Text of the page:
Book Review- Little Deaths

33911791Title- Little Deaths
Author- Emma Flint
Published-  January 2017
Genre- Crime, literary fiction
Length- 307 pages
Rating- 3.5/5
Synopsis (Goodreads)- It’s 1965 in a tight-knit working-class neighborhood in Queens, New York, and Ruth Malone–a single mother who works long hours as a cocktail waitress–wakes to discover her two small children, Frankie Jr. and Cindy, have gone missing. Later that day, Cindy’s body is found in a derelict lot a half mile from her home, strangled. Ten days later, Frankie Jr.’s decomposing body is found. Immediately, all fingers point to Ruth.

As police investigate the murders, the detritus of Ruth’s life is exposed. Seen through the eyes of the cops, the empty bourbon bottles and provocative clothing which litter her apartment, the piles of letters from countless men and Ruth’s little black book of phone numbers, make her a drunk, a loose woman–and therefore a bad mother. The lead detective, a strict Catholic who believes women belong in the home, leaps to the obvious conclusion: facing divorce and a custody battle, Malone took her children’s lives.

Pete Wonicke is a rookie tabloid reporter who finagles an assignment to cover the murders. Determined to make his name in the paper, he begins digging into the case. Pete’s interest in the story develops into an obsession with Ruth, and he comes to believe there’s something more to the woman whom prosecutors, the press, and the public have painted as a promiscuous femme fatale. Did Ruth Malone violently kill her own children, is she a victim of circumstance–or is there something more sinister at play?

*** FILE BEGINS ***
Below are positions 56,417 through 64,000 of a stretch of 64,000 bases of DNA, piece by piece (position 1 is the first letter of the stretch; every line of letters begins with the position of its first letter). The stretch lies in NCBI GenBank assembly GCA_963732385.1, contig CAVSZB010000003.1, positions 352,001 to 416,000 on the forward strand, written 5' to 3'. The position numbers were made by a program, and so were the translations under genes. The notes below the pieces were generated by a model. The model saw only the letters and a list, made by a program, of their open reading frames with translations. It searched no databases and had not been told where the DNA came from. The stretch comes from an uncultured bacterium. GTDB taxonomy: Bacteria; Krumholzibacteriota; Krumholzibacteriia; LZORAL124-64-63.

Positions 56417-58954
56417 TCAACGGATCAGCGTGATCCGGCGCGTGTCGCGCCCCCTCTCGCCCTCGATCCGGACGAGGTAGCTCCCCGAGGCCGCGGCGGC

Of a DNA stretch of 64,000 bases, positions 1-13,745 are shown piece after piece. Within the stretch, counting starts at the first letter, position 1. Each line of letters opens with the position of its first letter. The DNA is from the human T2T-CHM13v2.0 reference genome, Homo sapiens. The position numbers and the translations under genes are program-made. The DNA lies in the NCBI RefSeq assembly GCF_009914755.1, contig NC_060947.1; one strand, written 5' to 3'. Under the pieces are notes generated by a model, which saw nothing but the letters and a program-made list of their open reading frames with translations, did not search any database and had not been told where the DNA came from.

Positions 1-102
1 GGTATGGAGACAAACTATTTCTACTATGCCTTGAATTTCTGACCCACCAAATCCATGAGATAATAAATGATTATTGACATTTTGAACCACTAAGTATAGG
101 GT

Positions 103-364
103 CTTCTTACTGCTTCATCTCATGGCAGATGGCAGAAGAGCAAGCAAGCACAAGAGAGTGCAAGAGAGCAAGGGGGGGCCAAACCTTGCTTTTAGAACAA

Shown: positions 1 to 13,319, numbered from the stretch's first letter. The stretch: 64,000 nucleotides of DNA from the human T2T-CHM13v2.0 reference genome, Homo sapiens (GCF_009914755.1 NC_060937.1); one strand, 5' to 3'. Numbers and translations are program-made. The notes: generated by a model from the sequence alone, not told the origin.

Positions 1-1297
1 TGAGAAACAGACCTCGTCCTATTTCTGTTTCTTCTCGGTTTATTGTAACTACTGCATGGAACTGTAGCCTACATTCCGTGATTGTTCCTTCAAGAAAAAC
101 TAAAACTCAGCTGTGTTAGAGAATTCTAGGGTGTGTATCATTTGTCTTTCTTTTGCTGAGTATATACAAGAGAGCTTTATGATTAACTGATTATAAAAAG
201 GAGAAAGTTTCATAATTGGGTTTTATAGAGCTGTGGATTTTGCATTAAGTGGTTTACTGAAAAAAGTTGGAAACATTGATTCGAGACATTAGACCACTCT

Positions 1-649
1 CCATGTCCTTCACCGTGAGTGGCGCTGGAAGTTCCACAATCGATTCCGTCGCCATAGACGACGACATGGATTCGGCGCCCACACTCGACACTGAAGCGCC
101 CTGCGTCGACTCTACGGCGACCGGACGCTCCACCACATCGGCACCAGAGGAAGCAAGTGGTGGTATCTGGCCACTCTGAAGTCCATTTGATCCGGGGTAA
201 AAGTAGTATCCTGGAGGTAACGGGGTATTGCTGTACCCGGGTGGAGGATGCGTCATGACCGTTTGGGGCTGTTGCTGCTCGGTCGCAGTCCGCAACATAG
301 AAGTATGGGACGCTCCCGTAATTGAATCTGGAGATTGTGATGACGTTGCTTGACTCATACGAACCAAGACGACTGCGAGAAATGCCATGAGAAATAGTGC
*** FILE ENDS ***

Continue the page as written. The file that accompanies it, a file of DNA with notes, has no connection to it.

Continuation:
Review – This book is, in many ways, deeply upsetting, and I don’t just mean because of the dead kids.

This is basically 300+ pages of “slut shaming”, and it’s awful, not the writing, or the book, but that these things really do happen. Even today, men can do basically anything they want and are protected while women can be completely innocent and still have their entire world absolutely destroyed. It’s heartbreaking, but it’s an interesting read.

There are a few bits in this that seem to me to be a little unrealistic, but then I wasn’t alive in the 60s so have no idea how things really were then in relation to these things. I also think a little too much was given away right at the start but the end was still shocking.

The writing was pretty good, it was never confusing even though there was some flipping between characters perspectives within chapters. The pace was reasonable I think. I read some reviews that said it was good at first but then became really slow but I would disagree.

Overall I would recommend this, particularly to men, men often don’t seem to notice the terrible way women are treated in our society so maybe this will open some eyes.





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